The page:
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On  leave, Spring 2022

Associate Professor (Ph.D., New York University, 2012)

Curriculum vitae. Summer 2020

Office: SBS S-317


Interests: Early modern Europe, Habsburg Empire, Jewish history, history of the book,  history of epidemic disease.

My work focuses on Jewish life in the German-speaking lands of the Holy Roman Empire and Habsburg monarchy in the early modern period (16th–18th centuries) with an emphasis on the city of Prague. I am interested in the interconnections between Jews of disparate locations, as well as the social, cultural, and intellectual exchanges between Jews and Christians. My book,  Prince of the Press: Prince of the Press: How One Collector Built History's Most Enduring and Remarkable Jewish Library   (Yale, 2019; winner of the Baron Prize for best first book in Jewish Studies in 2019) explores the movement of Jewish books as commodities and media of exchange in order to examine the operations of credit and reputation in shaping the political culture of Jewish life in early modern Central Europe.  That interest in books-in-motion also informs a digital humanities project that I co-lead called   Footprints: Jewish Books through time and place . My current research project is a micro-historical study of six tumultuous months in 1713 in the city of Prague as it was ravaged by plague. I explore the ways in which Jews were subjected to special scrutiny and restrictions during the epidemic, but also use the event to uncover aspects of daily life, coexistence, and the rhythms of Jewish-Christian interaction in this early modern city.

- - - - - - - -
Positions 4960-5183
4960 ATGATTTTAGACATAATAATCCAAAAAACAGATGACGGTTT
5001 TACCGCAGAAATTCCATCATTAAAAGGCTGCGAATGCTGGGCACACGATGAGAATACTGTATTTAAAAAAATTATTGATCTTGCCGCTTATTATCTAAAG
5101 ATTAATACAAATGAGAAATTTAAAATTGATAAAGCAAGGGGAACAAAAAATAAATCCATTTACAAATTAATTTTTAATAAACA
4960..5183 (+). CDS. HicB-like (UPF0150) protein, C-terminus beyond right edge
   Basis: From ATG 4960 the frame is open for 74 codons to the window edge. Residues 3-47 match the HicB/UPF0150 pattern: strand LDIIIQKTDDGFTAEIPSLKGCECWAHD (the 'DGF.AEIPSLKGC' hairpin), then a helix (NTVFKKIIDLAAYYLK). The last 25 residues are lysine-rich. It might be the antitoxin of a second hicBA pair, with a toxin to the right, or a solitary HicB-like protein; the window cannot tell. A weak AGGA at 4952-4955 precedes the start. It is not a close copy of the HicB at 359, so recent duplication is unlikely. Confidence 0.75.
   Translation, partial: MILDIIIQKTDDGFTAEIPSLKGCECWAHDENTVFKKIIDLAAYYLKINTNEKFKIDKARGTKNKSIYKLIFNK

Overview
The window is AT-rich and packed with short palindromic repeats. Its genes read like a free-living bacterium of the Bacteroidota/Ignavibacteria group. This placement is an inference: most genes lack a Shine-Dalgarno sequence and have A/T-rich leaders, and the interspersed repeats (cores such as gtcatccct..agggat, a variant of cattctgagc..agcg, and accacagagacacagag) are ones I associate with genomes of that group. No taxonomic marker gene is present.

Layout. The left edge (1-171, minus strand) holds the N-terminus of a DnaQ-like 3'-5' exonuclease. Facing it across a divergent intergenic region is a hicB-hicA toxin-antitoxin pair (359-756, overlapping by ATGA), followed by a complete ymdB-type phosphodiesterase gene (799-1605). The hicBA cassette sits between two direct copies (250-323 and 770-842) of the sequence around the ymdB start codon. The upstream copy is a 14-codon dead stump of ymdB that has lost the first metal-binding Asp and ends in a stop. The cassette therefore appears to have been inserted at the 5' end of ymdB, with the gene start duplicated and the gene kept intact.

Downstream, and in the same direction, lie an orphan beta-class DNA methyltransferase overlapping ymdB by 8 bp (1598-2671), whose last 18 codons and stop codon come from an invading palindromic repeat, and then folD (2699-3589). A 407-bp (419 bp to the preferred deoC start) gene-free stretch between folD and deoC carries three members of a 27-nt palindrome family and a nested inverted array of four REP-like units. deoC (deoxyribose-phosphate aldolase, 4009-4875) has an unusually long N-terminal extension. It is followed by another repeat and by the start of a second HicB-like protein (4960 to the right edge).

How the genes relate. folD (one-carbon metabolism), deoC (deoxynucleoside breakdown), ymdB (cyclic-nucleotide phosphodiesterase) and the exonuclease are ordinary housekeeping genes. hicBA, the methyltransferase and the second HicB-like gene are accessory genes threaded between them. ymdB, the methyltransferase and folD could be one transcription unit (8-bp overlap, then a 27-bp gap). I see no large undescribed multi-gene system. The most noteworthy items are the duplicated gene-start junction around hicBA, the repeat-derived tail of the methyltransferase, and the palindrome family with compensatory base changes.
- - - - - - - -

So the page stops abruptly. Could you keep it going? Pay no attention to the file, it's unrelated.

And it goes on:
Michelle Chesner, Marjorie Lehman, Adam Shear, and Joshua Teplitsky, “Old Texts and New Media: Jewish Books on the Move and a Case for Collaboration,”  Digital Humanities, Libraries, and Partnerships: A Critical Examination of Labor, Network, and Community ,   edited by Kate Joranson and Robin Kear. Chandos Publishing (2018), 61-73.
Joshua Teplitsky, “Jewish Money, Jesuit Censors, and the Habsburg Monarchy: Politics and Polemics in Early Modern Prague,”  Jewish Social Studies   19, 3 (Summer 2014): 109-138.
Plague, Passover, and Perspectives on Social Distancing. Institute for Israel and Jewish Studies’ Spring 2020 Magazine.

A Conversation between Joshua Teplitsky and Magda Teter about Epidemics, Disease and Plagues in Jewish History & Memory. April 22, 2020